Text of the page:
Pichincha

Madeline Lisaius - Ecuador


September 18, 2013

The Teleférico is a gondola that carries passengers high above Quito onto the volcano Pichincha where the trail to the summit begins. Although I love the vibrancy of Quito, it has become somewhat suffocating – I am surprised that I wholeheartedly believed that city life was for me – and wanting a small escape from the hustle and bustle, I took the Teleférico up to hike this past Saturday.

The ride up was breathtaking on many levels. First, I am terrified of being high up in a confined space (elevators, airplanes, and apparently Quito’s Teleférico all make the list) because somehow, the potential of these boxes falling with me in them all expressly trigger my fear of dying. Second, this gondola offers literally the best view of Quito and the surrounding area, and the whole ride was gorgeous. Third, the gondola rises from about 3,000 meters to 4,100 meters (or about 10,057 feet to 13,451 feet, according to my dated cellphone), and the altitude literally stole my breath. All in all, the ride itself was very impactful.

The real adventure began at the top of the gondola, though. Stepping off the Teleférico, the thin air gave me a nice smack; I was again at the mercy of planet earth. Just like when I arrived in Quito, it was hard to move, my heart raced with each step, and I was aware of a distinct queasy feeling. As imaginable, the multi-hour hike to the volcano’s summit that ensued was challenging.

Hills that I could easily jog up in the Seattle are required two or three rest stops to let my heart slow from its frantic tempo. And with each hill, the air became thinner. In the enveloping silence, all I could do was listen to my very un-lady-like gasps for air; on this arid volcano slope, I was reminded of my basic human needs.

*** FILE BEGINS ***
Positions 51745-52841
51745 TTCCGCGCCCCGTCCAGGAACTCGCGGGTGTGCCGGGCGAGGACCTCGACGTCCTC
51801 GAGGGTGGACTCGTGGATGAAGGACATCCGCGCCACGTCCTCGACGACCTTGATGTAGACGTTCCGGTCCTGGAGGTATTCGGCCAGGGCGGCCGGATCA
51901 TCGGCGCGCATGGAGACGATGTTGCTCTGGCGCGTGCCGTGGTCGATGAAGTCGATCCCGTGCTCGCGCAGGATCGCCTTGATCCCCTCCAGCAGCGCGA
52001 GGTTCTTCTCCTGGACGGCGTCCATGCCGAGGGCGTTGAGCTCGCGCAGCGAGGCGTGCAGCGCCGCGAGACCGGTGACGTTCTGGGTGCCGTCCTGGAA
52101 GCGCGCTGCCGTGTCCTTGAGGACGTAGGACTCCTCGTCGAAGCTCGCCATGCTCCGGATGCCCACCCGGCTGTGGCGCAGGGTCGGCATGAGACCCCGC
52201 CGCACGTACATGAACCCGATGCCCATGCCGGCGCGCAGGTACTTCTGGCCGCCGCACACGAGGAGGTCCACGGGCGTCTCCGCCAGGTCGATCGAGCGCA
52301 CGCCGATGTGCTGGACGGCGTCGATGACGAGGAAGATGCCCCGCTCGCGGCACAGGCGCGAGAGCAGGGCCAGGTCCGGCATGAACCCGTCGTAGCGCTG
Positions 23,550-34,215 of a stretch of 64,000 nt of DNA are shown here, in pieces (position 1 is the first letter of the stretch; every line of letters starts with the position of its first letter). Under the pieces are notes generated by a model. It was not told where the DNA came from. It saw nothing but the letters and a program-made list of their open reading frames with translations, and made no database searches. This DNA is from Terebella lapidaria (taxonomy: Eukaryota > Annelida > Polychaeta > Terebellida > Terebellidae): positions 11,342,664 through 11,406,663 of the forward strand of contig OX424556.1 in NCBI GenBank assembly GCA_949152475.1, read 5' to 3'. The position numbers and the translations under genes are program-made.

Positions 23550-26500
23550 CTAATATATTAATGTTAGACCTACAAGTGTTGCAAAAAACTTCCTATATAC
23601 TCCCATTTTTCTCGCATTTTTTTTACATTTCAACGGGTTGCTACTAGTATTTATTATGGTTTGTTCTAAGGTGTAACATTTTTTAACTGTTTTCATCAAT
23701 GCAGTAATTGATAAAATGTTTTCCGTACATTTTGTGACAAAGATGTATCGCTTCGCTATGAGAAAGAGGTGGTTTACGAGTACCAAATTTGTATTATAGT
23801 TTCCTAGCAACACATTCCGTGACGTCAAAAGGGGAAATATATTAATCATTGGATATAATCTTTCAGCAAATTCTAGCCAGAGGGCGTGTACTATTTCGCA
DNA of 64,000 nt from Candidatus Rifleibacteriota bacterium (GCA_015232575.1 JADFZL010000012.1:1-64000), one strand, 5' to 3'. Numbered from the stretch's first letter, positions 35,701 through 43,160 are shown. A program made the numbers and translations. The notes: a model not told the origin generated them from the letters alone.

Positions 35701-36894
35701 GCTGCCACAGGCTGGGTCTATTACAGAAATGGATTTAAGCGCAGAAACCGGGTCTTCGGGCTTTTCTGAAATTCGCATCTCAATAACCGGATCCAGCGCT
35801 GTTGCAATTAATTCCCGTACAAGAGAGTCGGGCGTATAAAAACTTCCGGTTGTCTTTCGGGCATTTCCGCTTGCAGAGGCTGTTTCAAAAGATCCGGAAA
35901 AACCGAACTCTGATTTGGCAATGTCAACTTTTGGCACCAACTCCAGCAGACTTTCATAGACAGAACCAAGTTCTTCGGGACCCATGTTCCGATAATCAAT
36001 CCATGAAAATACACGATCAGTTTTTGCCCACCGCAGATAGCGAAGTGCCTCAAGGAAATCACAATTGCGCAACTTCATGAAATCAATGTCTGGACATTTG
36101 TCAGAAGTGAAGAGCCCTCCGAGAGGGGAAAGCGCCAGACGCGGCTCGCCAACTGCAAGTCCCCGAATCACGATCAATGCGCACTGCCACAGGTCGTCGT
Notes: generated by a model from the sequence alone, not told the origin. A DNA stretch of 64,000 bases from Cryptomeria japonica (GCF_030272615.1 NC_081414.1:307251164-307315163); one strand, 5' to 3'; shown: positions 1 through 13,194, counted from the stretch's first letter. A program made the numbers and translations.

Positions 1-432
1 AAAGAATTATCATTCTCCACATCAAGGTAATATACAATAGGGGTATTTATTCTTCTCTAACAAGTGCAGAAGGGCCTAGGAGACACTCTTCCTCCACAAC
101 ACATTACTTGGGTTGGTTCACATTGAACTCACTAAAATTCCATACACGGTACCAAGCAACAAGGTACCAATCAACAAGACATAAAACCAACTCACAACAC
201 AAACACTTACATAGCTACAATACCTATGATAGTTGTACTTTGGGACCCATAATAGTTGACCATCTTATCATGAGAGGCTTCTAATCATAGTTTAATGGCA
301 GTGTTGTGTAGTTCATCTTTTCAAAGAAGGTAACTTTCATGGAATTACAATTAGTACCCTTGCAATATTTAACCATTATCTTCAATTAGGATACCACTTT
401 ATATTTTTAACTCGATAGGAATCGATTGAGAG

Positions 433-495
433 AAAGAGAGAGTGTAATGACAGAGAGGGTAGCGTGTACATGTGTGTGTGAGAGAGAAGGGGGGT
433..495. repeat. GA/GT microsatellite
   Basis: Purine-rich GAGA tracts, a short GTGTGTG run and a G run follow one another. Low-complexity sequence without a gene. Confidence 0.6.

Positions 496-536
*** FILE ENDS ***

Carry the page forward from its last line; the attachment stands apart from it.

For me, at least, it’s easy to get swept up in “needs.” The need to straighten my hair. The need to have my internet–enabled phone at all times. The need to buy new shoes when a current pair can easily be glued back together. But having what I thought was a basic entitlement – air – taken away, I was expressly reminded of what my needs actually are.

Purified water (this may sound somewhat pretentious, but after enjoying three days of “explosive” diarrhea from drinking tap water, I am convinced that my water needs to be purified for now), shelter, food, and love are what I need. And each day I am given water, shelter, food, and love, I become more aware of how privileged I am to have not had to worry about these necessities during my lifetime.

A quote I’ve heard many times goes, “to those whom much is given, much is expected.” Descending Pichincha, I had to wonder: what is expected of me?

Madeline Lisaius